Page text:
Last week many parents around the country were united by one thing.  The dreaded wait for confirmation of your child’s school place.  I was one of those parents constantly hitting refresh in my inbox but not with quite the same level of anxiety as some.  I have two boys, one of whom started school 4 years ago, so I’ve been through this before and there was very little chance we wouldn’t get the school of our choice with his brother already there. However, I do remember the anxious wait four years ago and I very much remember the stress inducing months that followed as we prepared him and indeed ourselves for school life.

Starting school is one of the biggest milestones in your child’s life.  Your own too.  Starting school can, for some, feel like a very scary and overwhelming event.  Anything a little unknown can be.  As a parent, our job is to try to alleviate as much of that anxiety as possible.  Which is a daunting task because we are feeling it too!

From personal experience, I can say that schools (and preschools) are very good at helping us manage this big event.   You and your child will have several settling in sessions during the summer term preceding their start in September.  My own son had two sessions organised by his preschool and new school, one accompanied by one of his preschool teachers and one where he and other children were taken by the preschool, left for an hour and then taken back to preschool. He had three sessions organised by the school themselves, two of which I attended and one where I took him, left him for an hour and a half and picked him up later.  We were invited to the school summer fair and included in the last newsletter of the school year.  From speaking to many other parents, most schools follow very similar patterns.  It’s a great way to help you feel welcomed and increase your child’s (and your own) confidence around this new chapter in your lives.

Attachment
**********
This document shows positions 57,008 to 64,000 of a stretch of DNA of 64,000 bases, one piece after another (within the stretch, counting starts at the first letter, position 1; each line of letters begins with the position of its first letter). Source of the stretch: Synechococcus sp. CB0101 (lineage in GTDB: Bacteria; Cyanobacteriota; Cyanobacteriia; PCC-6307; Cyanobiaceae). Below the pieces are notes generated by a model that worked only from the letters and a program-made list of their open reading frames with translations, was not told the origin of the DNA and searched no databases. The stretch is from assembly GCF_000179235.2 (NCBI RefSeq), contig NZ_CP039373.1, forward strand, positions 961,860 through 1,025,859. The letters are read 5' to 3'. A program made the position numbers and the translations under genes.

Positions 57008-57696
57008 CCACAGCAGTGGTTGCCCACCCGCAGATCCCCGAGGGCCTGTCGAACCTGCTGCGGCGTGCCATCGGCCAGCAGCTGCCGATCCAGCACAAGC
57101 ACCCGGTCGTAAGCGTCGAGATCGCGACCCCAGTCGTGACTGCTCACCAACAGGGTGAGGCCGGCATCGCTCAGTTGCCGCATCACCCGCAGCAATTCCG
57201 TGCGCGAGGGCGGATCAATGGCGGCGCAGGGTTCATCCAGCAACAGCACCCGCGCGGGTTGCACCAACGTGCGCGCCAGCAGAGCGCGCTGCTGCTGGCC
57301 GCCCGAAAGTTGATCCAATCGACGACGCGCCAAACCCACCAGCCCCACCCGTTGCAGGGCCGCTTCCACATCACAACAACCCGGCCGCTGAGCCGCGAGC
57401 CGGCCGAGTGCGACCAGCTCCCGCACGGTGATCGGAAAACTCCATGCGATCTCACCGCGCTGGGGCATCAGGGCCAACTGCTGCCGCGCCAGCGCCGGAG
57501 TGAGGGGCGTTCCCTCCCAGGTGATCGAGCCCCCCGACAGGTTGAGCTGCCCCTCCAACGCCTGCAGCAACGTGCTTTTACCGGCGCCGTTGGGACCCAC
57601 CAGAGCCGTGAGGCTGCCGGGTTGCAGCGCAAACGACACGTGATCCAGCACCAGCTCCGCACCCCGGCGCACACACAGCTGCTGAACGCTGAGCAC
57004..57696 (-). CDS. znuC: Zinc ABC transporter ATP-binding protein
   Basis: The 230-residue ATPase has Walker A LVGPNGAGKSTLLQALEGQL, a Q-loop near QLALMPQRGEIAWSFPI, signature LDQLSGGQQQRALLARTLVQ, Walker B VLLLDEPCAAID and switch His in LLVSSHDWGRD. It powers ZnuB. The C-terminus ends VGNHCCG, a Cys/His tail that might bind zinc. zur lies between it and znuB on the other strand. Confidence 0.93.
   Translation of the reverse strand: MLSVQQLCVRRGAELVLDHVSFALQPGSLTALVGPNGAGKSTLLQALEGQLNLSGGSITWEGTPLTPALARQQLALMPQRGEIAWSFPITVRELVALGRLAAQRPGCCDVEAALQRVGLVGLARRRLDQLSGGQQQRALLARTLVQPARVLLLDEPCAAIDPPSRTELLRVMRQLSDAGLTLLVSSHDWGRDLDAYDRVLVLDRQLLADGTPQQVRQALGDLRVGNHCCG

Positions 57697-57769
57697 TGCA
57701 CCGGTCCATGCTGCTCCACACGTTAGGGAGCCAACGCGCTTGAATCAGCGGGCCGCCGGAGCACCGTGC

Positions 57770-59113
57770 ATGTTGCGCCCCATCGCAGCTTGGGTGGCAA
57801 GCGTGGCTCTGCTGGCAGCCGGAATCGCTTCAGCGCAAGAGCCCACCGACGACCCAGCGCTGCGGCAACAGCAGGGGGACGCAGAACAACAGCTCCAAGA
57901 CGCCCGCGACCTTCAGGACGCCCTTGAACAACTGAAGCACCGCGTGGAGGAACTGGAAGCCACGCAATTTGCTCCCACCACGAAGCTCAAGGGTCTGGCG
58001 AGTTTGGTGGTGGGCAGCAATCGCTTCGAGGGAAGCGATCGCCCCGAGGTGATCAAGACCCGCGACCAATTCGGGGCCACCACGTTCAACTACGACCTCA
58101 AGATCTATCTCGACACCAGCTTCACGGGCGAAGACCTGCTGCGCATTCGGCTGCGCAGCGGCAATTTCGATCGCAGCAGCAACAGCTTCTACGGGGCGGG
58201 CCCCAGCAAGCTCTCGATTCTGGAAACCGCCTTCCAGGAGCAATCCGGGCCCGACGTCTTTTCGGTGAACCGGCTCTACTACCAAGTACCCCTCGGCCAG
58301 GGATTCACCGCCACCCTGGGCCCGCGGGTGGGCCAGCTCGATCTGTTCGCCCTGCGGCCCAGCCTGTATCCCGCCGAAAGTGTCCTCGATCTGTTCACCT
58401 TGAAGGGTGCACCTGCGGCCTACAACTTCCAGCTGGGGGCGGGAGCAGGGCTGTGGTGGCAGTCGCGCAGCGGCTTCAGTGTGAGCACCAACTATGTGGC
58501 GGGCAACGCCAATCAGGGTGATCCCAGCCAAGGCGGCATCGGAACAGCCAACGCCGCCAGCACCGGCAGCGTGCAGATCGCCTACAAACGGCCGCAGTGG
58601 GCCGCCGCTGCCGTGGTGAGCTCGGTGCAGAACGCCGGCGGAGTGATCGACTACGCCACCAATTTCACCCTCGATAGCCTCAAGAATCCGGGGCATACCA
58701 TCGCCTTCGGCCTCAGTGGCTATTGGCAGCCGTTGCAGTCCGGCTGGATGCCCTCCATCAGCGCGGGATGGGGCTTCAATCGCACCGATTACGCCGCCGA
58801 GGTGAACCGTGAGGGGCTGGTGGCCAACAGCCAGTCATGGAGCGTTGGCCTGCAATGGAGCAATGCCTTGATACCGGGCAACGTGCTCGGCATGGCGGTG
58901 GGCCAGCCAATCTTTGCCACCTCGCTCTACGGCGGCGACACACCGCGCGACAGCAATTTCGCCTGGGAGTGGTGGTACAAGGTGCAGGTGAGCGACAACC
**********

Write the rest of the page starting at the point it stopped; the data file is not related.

As someone who has “done this before” I can offer the following “tips” and pieces of “advice”.

  • Practice your journey to school several times before the event.  In all likelihood, with all the trial sessions, you will do this anyway, but I found it useful to do the journey a few times as an activity during the summer holidays.  However you are going to do it, walk, bike, car, do it a few times, point out landmarks, make it something you are all used to.  It’ll be less daunting, more “the norm”.

  • Talk to a couple of other parents at the settling in sessions.  Even if it’s just “Hello, I’m X, Y’s Mum”.  It’ll break the ice and you’ll hopefully have someone else to grin manically and tearfully at when you first drop off in September.

  • Find out if your child already knows any other children who will be attending.  This is a great one for reassuring them with.  Safety and confidence in numbers!  If they don’t already know anyone, this is where that “breaking the ice” chat will come in handy.

  • Try uniform on before the big day.  And don’t buy it too many months in advance in case of growth spurts! Many kids can’t wait to get their uniform on anyway but some aren’t keen.  It’ll get them used to the look and feel of it.  Most modern uniforms are pretty non restrictive and comfy but they may be a little out of the ordinary.

  • Get your child to practice dressing themselves as often as possible.  Trying the uniform on for one thing, but any clothing will do.  Buttons, zips, pulling things up and down, over heads, it’s surprisingly tricky and, let’s face it, many of us go for the “easy option” of chasing them around and dressing them ourselves… But, they will have P.E. lessons and a teacher can only help with so much.  It’ll help their confidence if they have an idea of how to get that top on.  Though do expect some amusing outfit combos when you pick them up on P.E. day…

  • Don’t panic.  Take it from one who’s been there.  One day you’ll look back at that first day of school and it’ll be a blur.  Don’t worry if they don’t know anyone, they’ll soon make a buddy.  Friendships at this age are so fluid.  They change constantly.  Try and keep your anxieties away from your child as much as possible.  That’s what your partner, family and friends are for.  Speak to your child about how they are feeling.  Tell them about your own first day at school.  Normalise it for them. Take a deep breath, it’ll all be OK.